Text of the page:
The recent controversies over the concepts “entitlement” and “redistribution” in the US election have been deeply puzzling and disconcerting. Everybody seems to forget that the US is an original signatory to the United Nations Charter of Human Rights which reads, in part:
Now, Therefore THE GENERAL ASSEMBLY proclaims THIS UNIVERSAL DECLARATION OF HUMAN RIGHTS as a common standard of achievement for all peoples and all nations, to the end that every individual and every organ of society, keeping this Declaration constantly in mind, shall strive by teaching and education to promote respect for these rights and freedoms and by progressive measures, national and international, to secure their universal and effective recognition and observance, both among the peoples of Member States themselves and among the peoples of territories under their jurisdiction.
(1) Everyone has the right to a standard of living adequate for the health and well-being of himself and of his family, including food, clothing, housing and medical care and necessary social services, and the right to security in the event of unemployment, sickness, disability, widowhood, old age or other lack of livelihood in circumstances beyond his control.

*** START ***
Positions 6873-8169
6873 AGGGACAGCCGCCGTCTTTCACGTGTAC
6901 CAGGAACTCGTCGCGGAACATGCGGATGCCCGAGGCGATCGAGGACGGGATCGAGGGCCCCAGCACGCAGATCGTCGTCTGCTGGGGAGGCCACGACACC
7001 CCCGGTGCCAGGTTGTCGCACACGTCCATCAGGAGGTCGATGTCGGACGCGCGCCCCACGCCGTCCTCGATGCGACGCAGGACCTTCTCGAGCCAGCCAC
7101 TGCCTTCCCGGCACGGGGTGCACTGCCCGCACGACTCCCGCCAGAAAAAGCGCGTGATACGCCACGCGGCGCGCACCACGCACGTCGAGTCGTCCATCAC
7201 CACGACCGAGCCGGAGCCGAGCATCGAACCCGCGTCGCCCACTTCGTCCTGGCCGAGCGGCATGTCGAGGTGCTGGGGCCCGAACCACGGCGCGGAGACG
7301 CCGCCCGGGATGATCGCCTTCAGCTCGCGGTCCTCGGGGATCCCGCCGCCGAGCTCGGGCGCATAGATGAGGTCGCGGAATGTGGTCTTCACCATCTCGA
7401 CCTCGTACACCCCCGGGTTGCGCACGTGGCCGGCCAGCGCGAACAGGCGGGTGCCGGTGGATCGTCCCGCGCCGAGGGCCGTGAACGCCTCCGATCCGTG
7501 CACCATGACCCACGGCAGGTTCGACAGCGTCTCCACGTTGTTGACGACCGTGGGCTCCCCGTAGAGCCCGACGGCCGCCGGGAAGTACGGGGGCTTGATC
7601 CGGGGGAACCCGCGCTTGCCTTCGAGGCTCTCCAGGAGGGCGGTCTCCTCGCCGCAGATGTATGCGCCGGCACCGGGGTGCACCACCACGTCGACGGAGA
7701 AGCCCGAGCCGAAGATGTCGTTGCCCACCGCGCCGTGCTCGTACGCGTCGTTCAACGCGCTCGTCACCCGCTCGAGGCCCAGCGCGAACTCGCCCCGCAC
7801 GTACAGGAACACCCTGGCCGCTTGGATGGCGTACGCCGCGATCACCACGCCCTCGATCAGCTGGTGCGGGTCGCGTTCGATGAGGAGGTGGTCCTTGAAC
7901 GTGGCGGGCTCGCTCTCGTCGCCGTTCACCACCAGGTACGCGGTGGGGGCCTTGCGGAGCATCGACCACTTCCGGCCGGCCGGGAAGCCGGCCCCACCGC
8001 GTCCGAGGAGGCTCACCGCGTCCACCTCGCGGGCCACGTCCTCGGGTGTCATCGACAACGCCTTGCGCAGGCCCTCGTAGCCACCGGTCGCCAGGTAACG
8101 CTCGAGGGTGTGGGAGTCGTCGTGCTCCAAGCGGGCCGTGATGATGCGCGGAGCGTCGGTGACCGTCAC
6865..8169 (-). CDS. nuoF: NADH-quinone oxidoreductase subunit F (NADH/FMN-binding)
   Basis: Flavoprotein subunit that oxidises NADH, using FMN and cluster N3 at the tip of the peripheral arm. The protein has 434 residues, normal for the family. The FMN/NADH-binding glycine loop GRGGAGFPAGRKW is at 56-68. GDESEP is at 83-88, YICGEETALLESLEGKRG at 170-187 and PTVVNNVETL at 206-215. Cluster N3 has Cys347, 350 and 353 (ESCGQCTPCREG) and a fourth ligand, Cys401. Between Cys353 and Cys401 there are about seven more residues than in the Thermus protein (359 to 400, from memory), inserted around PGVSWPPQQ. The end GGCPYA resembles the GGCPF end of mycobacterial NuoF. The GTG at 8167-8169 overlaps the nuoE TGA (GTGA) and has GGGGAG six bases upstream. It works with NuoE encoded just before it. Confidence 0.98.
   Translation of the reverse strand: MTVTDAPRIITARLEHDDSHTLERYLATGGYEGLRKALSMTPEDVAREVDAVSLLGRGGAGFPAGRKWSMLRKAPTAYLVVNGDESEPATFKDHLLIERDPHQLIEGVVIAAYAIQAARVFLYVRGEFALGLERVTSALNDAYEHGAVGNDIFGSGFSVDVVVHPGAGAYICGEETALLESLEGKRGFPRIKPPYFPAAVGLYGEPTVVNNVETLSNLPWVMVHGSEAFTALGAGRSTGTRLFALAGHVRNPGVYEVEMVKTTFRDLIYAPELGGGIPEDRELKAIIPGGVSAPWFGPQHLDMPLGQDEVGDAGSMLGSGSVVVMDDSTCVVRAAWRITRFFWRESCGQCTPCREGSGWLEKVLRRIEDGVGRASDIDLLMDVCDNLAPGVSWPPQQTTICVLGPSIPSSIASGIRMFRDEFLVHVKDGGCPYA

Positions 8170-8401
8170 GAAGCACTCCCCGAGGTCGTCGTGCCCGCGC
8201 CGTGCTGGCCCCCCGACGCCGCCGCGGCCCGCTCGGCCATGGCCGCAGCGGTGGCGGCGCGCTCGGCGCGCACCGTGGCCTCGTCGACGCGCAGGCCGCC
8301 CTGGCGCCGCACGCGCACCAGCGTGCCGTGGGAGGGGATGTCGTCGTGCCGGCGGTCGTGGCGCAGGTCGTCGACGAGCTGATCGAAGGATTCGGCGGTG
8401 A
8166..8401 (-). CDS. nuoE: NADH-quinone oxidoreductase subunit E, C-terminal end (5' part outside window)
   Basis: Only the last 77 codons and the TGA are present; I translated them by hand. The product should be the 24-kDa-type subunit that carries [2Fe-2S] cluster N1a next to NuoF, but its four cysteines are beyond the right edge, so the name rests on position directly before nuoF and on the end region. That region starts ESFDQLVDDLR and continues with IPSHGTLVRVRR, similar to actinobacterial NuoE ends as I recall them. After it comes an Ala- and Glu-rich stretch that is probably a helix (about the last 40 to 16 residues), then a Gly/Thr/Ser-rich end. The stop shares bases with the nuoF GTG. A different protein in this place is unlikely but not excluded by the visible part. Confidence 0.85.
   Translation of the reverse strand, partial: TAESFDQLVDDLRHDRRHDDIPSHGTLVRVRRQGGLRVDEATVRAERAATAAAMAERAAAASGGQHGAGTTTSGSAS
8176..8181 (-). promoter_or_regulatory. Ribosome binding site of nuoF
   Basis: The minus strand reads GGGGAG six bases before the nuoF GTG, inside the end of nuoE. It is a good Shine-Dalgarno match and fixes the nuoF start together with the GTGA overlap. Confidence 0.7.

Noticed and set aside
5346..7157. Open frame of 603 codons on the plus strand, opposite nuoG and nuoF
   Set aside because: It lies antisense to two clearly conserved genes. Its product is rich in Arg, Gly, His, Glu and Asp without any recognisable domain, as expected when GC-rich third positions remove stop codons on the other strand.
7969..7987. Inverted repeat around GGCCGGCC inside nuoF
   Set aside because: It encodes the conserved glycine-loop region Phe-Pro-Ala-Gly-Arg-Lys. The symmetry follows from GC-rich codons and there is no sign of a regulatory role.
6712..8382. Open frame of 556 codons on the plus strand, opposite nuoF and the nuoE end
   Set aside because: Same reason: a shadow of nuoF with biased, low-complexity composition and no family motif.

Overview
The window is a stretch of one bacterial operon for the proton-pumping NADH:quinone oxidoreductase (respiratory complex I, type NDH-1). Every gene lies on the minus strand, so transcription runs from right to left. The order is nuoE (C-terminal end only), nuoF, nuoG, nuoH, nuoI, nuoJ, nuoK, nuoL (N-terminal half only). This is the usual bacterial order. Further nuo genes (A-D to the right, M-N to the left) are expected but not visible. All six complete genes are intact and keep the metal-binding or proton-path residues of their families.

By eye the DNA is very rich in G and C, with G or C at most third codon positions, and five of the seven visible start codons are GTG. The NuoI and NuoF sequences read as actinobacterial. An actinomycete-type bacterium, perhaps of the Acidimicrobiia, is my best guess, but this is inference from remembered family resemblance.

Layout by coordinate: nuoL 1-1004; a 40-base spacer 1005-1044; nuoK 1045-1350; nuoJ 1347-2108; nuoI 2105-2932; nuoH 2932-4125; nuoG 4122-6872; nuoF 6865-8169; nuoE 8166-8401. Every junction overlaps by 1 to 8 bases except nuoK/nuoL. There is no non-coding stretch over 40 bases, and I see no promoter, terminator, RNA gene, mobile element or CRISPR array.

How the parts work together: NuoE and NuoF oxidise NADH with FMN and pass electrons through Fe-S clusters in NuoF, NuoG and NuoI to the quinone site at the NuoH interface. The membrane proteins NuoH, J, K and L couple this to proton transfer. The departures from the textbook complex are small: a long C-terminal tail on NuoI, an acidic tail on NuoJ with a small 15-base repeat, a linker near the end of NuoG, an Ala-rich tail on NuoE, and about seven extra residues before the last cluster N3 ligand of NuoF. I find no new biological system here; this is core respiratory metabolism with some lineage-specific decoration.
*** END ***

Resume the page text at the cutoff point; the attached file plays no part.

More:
(2) Motherhood and childhood are entitled to special care and assistance. All children, whether born in or out of wedlock, shall enjoy the same social protection.
While (as near as I can figure) this doesn’t have the status of a treaty in the US, it was signed with great solemnity in a ceremony wherein Eleanor Roosevelt presented it to the nations of the world assemble in Paris in 1948. Now a certain sort of mind will argue that since it isn’t a treaty the United States is not obligated to it.
In a narrow legalistic sense, I believe that would be true.
But I think that having pretty much started the process in the first place under the aegis of Mrs. Roosevelt, we are at least obligated as a nation which seems to have had some enthusiasm for the document to at least give it a second thought when these matters are discussed. How could our predecessors have made such a commitment a mere two thirds of a century ago and yet have no notice taken of it now?
So I again plaintively ask everyone to reconsider whether full employment is really the right goal for a modern society, where we can relatively easily get machines to do all the degrading and unpleasant jobs and a good deal else.
Why not a modest entitlement? I don’t get it.